Jason Hammel is having a career year with the Cubs, but he has been an up-and-down pitcher most of his career. He averaged just 5.72 innings per start prior to signing a two-year $18 million deal with the Cubs with a $12 million club option (and $2 million buyout) before the 2015 season.

Old friend Jorge de la Rosa found success upon leaving the Royals, pitching in the thin air of Colorado. But he has always struggled with his command, much like Duffy, and has trouble going deep in games. That didn't stop the pitching-starved Rockies from signing him to a two-year contract extension for $19.5 million plus a $11 million player option before the 2011 season.

Current Royals starter Edinson Volquez had an inconsistent track record when the Royals signed him before the 2015 season. Up to that point he had a higher walk rate in his career than Duffy has now, and only averaged 5.6 innings per start in his career. That did not deter the Royals from offering him a two-year $17 million deal with a mutual option for $10 million with a $3 million buyout.

The Royals had originally wanted Francisco Liriano, who had a similar shaky track record with an injury past. The signed a "make good" one-year contract with an option with the Pirates. But after proving himself there, they signed him to a three-year, $36 million deal before the 2015 season, and has stayed healthy.

J.A. Happ surprised many by landing a three year, $36 million contract with the Blue Jays, despite some underwhelming numbers in his career. The left-hander only averaged 5.67 innings per start in his career, with numbers very similar to Danny Duffy.

Here are the career numbers of these starting pitchers at the time they signed their multi-year deal, compared to Duffy's as of right now.

ERA FIP IP IP/GS K/9 BB/9
Danny Duffy 3.84 4.32 475.1 5.34 7.3 3.7
Jason Hammel 4.66 4.23 1069.0 5.72 6.8 2.9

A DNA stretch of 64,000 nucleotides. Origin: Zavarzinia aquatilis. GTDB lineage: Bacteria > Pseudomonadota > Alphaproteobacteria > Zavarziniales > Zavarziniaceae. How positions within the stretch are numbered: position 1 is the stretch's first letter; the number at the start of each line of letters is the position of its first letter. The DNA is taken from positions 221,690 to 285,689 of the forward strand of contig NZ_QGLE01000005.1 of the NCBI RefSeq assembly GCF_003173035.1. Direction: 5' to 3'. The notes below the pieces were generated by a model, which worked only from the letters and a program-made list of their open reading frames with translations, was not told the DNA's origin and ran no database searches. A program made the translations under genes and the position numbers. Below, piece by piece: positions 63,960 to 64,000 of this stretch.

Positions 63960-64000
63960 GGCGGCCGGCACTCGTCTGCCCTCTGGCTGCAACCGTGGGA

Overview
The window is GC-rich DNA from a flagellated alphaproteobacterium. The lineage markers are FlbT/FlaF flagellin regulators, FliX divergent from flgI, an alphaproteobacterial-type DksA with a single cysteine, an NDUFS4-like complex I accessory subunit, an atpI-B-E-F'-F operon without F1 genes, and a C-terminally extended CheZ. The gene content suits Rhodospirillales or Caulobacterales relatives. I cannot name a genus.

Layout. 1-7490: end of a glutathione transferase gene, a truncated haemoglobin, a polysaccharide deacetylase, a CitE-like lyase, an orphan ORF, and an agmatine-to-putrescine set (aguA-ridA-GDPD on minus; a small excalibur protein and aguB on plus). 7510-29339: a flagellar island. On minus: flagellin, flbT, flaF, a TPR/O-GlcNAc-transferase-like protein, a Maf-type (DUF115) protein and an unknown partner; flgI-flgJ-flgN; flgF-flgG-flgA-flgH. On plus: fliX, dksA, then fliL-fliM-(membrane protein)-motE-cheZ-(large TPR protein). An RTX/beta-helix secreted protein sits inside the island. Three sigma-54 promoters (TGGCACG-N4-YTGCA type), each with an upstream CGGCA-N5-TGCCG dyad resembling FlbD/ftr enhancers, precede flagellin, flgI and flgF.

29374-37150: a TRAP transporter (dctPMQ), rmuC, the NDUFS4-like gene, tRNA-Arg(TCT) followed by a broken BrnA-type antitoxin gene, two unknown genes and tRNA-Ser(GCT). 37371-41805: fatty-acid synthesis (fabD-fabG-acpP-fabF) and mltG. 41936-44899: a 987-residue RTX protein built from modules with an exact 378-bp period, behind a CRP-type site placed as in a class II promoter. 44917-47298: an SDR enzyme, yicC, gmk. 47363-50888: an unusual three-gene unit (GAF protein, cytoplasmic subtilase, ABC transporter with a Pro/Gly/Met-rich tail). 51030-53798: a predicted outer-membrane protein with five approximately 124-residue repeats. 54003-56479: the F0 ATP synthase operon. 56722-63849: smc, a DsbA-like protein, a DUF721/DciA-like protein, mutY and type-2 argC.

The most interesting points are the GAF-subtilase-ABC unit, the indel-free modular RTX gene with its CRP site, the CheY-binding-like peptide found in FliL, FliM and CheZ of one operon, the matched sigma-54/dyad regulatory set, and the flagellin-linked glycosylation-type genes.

Jorge de la Rosa 4.92 4.50 614.1 5.53 8.1 4.2
Edinson Volquez 4.41 4.30 1036.0 5.60 8.1 4.5
Francisco Liriano 4.04 3.64 1121.2 5.72 9.1 3.9
J.A. Happ 4.12 4.20 970.0 5.67 7.6 3.5

It seems that Duffy can probably expect around $10-12 million per year as a free agent if he keeps up his numbers, but he probably should not expect more than a three-year deal on the open market. Combined with his last remaining year under club control, that means an extension would be a four-year deal, worth around $36-44 million.

Duffy is still a big injury risk as a Tommy John survivor, but at that amount, a career-threatening injury would not be devastating to the Royals. The team would also have a fallback option sending Duffy to the bullpen if starting does not work out. As a reliever, Duffy would be earning higher than market value, so perhaps the contract could be structured to a lower base salary with incentives built in for games started.

Danny Duffy seems to love pitching in Kansas City, and his energy and enthusiasm can be quite infectious. But the Royals need to make a decision based on what works best for the club. The fact they need starting pitching so badly may require them to overpay to keep a talent like Danny Duffy. As the only starting pitcher Dayton Moore drafted that has turned into a serviceable starting pitcher, the Royals may want to hang onto the talented arm if the price is right.